Make Way for Robert McCloskey

If you take a walk in Boston’s Public Garden, you may be greeted by a larger-than-life duck family out for a stroll: Mrs. Mallard, Jack, Kack, Lack, Mack, Nack, Ouack, Pack, and Quack. These bronze sculptures capture the frolicking illustrations of one of America’s most-beloved children’s books—Make Way for Ducklings.

Prize-winning author/illustrator Robert McCloskey grew up before there were such things as television, computers, and the Internet, but he packed a lot of fun and creativity into those years. He tried to invent all sorts of helpful things, sometimes with disastrous results such as when he worked up a cotton candy machine using molasses and a vacuum cleaner. He was also musical, but it was his artistic talent that landed him a scholarship at Vesper George Art School in Boston. If it weren’t for that scholarship, he said, he probably would never have moved away from his small town.
 
Cover to Make Way for DucklingsRobert went on to study at the National Academy of Design in New York City. When he first approached a book publisher for illustration work, his portfolio was filled with the kind of moody, artsy images that were popular at his school. An editor advised him to “shelve the dragons, Pegasus, and limpid pool business” and draw things that were more true to life. He and she spent some time talking about his hometown in Ohio.
 
Indeed, his first picture book about a harmonica-playing boy named Lentil took a page from his own early years. By the time he settled down for his next book--the story of duck parents trying to find the safest place to raise their brood--Robert and his wife were living in a New York apartment, but he needed ducks to serve as his models. An ornithologist friend told him could get living, quacking ducklings at a market in Greenwich Village. Soon he had ducklings swimming, splashing, and waddling around their apartment, and he was well on his way to creating wonderful sketches.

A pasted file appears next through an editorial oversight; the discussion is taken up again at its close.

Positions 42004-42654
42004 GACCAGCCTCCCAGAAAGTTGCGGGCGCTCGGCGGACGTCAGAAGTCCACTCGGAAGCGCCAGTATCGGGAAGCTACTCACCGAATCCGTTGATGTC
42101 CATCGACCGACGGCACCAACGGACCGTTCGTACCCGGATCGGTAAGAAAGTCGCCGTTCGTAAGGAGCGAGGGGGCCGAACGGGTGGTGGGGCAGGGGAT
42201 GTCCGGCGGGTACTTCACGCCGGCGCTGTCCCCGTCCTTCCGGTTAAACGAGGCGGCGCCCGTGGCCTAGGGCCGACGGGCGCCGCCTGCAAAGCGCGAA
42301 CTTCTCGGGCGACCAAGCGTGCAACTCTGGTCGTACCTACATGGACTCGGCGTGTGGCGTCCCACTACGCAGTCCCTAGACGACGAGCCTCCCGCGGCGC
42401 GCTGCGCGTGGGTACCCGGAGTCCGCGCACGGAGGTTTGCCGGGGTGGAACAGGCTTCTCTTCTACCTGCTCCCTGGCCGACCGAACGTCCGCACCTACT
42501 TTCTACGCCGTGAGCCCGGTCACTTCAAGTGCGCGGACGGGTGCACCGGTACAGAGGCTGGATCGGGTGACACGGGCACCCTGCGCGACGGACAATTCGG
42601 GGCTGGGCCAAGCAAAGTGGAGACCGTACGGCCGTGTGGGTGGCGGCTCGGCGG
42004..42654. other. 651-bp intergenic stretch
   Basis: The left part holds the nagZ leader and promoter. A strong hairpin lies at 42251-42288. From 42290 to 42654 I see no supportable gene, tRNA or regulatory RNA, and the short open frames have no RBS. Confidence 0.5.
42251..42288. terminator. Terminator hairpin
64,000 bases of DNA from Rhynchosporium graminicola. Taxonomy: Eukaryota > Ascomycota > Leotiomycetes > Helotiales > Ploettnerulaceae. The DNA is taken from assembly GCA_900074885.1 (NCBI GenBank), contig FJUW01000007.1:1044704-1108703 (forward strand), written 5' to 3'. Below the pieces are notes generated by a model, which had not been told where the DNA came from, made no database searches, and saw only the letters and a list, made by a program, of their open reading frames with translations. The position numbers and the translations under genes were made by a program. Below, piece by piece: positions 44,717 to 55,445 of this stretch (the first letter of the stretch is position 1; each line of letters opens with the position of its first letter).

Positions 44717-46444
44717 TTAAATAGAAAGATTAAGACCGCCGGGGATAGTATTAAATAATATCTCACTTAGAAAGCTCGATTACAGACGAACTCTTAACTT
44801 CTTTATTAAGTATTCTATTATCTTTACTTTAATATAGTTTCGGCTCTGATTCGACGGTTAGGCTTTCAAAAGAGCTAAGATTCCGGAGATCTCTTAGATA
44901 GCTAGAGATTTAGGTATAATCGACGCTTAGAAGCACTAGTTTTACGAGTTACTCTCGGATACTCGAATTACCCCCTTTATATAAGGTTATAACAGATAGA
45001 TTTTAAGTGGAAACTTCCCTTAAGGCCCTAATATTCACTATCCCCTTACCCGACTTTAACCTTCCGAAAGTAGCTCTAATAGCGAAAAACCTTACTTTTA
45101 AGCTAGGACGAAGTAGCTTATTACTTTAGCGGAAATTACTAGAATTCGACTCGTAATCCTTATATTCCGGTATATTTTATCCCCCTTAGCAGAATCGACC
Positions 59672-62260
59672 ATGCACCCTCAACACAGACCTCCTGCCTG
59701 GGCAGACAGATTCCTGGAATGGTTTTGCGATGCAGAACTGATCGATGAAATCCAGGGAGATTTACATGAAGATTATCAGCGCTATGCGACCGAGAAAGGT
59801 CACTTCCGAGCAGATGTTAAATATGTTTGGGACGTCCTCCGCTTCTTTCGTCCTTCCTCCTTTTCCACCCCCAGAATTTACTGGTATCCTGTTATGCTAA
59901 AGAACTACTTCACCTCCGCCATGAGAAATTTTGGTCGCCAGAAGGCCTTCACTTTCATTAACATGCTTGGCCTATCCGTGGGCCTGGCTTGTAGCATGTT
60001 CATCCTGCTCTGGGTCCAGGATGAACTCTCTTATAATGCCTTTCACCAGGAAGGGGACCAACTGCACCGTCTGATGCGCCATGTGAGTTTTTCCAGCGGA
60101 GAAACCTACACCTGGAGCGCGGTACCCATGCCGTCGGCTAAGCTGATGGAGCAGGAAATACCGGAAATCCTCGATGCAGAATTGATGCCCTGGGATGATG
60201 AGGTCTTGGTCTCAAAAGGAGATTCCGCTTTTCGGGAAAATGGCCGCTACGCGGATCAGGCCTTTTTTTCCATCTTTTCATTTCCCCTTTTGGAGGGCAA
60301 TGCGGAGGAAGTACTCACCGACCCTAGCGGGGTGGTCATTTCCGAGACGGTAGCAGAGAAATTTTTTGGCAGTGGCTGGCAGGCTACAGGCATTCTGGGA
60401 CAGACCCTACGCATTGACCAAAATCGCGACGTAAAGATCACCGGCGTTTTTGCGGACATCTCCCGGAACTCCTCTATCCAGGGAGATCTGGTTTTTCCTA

After Make Way for Ducklings became a hit, Robert McCloskey’s starving artist days were behind him. He went on to win awards for books that he wrote as well as illustrated. Several of his best-known (Blueberries for Sal, One Morning in Maine, Time of Wonder, Burt Dow, Deep-Water Man) are set in Maine, the state where he and his family loved to spend their time. In each story, Robert added some imagination to real events to create books kids still love.
 
Fast Facts on Robert McCloskey:
Born: September 15, 1914, in Hamilton, Ohio
Married: Peggy Durand in 1940. She was the daughter of children’s author Ruth Sawyer, his co-creator for Journey Cake, Ho! Robert and Peggy had two daughters.
Major Awards:
     Caldecott Medals for Make Way for Ducklings (1942) and Time of Wonder (1958)
     Caldecott Honors for Blueberries for Sal (1949), One Morning in Maine (1953), and Journey Cake, Ho! (1954)
     In 2000, he was honored by the Library of Congress as a “Living Legend.”
Died: June 30, 2003, on Deer Island, Maine after a long illness
 
 
Learn More about Robert McCloskey in the library and online:
 
Cover to Blueberries for SalThe author tells how his childhood in Ohio inspired his later work and gives more details on how Make Way for Ducklings and his other books came to be.
 
Online:
 
This short interview was recorded in 1986. You may listen to it online or read the transcript.
 
Listen to a short NPR program on McCloskey, including a snippet from Make Way for Ducklings, and read “Highlights of a Life.”
 
Every so often, a thief or prankster makes off with one of the sculptures based on McCloskey’s most famous book, disappointing the local kids until it’s found or recreated. This time, “Pack” made it home safely.
 
His obituary from the Associated Press gives some high points in his career.